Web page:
Packing for India: A Guide for the Outsiders

India is one of the most diverse countries in the world, offering something for everyone when it comes to travels. Whether you want to gaze in awe at historical monuments, soak up the sun on a tropical beach, or really test yourself with some trekking and adventuring in the mountains, you certainly won’t be disappointed.

But what are you supposed to pack for these trips? There’s a lot to take into account. Rather than just throwing any old thing into your suitcase, think about where you’ll be going on your trip, and do plenty of research into the season and the weather. Reading this is a good start!

In this article, we’ll be taking a look at how to pack for your adventures in India, covering everything we’ve mentioned above and more!

Short stays (weekends)

If you’re only coming to India for the weekend – that’s not long enough! There’s so much to do that you can’t pack it all into such a short space of time. However, if that’s as long as you can manage, it’s better than nothing. The key thing here is to only pack the essentials.

By essentials that means a backpack or a carry-on suitcase, comfortable and sturdy shoes, and essential toiletries, including hand sanitiser. If you’re carrying any large sums of money, take a money belt too – it’s safer than putting everything in your pocket!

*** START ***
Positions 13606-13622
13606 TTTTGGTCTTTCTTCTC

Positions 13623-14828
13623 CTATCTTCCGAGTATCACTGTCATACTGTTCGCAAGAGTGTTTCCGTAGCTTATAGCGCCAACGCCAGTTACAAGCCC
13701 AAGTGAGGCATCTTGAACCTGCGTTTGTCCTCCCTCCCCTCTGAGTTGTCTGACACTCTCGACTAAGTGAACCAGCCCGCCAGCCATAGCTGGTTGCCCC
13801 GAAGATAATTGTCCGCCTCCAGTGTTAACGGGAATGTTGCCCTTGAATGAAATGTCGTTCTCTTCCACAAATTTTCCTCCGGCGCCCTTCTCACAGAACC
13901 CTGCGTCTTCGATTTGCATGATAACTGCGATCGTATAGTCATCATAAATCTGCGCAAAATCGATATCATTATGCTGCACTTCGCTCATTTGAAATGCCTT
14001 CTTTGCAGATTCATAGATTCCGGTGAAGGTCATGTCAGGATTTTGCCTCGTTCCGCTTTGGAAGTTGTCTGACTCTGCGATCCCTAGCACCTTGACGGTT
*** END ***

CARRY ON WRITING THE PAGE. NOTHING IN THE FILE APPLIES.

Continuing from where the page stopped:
Travellers who are planning on visiting religious and cultural sights should come with modest clothing – some places may not let you in otherwise.

Of course, it’s always good to have a few spare pairs of underwear and t-shirts, but if you forget them it’s not the end of the world. You’ll be able to pick them up at a reasonable price in markets or stores.

In terms of electrics, a phone, a camera (to capture amazing memories), and a universal adaptor to charge your electrics.

Vacation (8 – 10 days)

This is more like it – over a week in India will really give you an opportunity to experience and immerse yourself in Indian culture. You should bring everything mentioned in the short stay section, but there are a few more additions that you will need, depending on what your holiday plans are.


Day trips in the mountains don’t require as intense and careful preparation as multi-day treks, but you still need to plan carefully for what you need to take – nobody wants to be stuck in the mountains cold and shivering, right?

Even during the summer, the evenings and mornings can be cool so it’s important that you have the right stuff to keep you warm. As you’ll be taking a little more with you, you’ll need something bigger than a day pack. A backpack of 50l + is a better option in the mountain as it’s much easier to carry. The most important things to have in that backpack are a sturdy waterproof rain jacket, a warm sweater, and woollen socks. Gloves, scarfs, and beanies are also a good idea.

Take sun cream and lip balm too – just because it’s cooler doesn’t mean that you won’t get burned, and you don’t want to be doing the next part of your trip with chapped and cut up lips! Worried about space? They’ll fit right into your first aid kit – a must for coping with altitude sickness.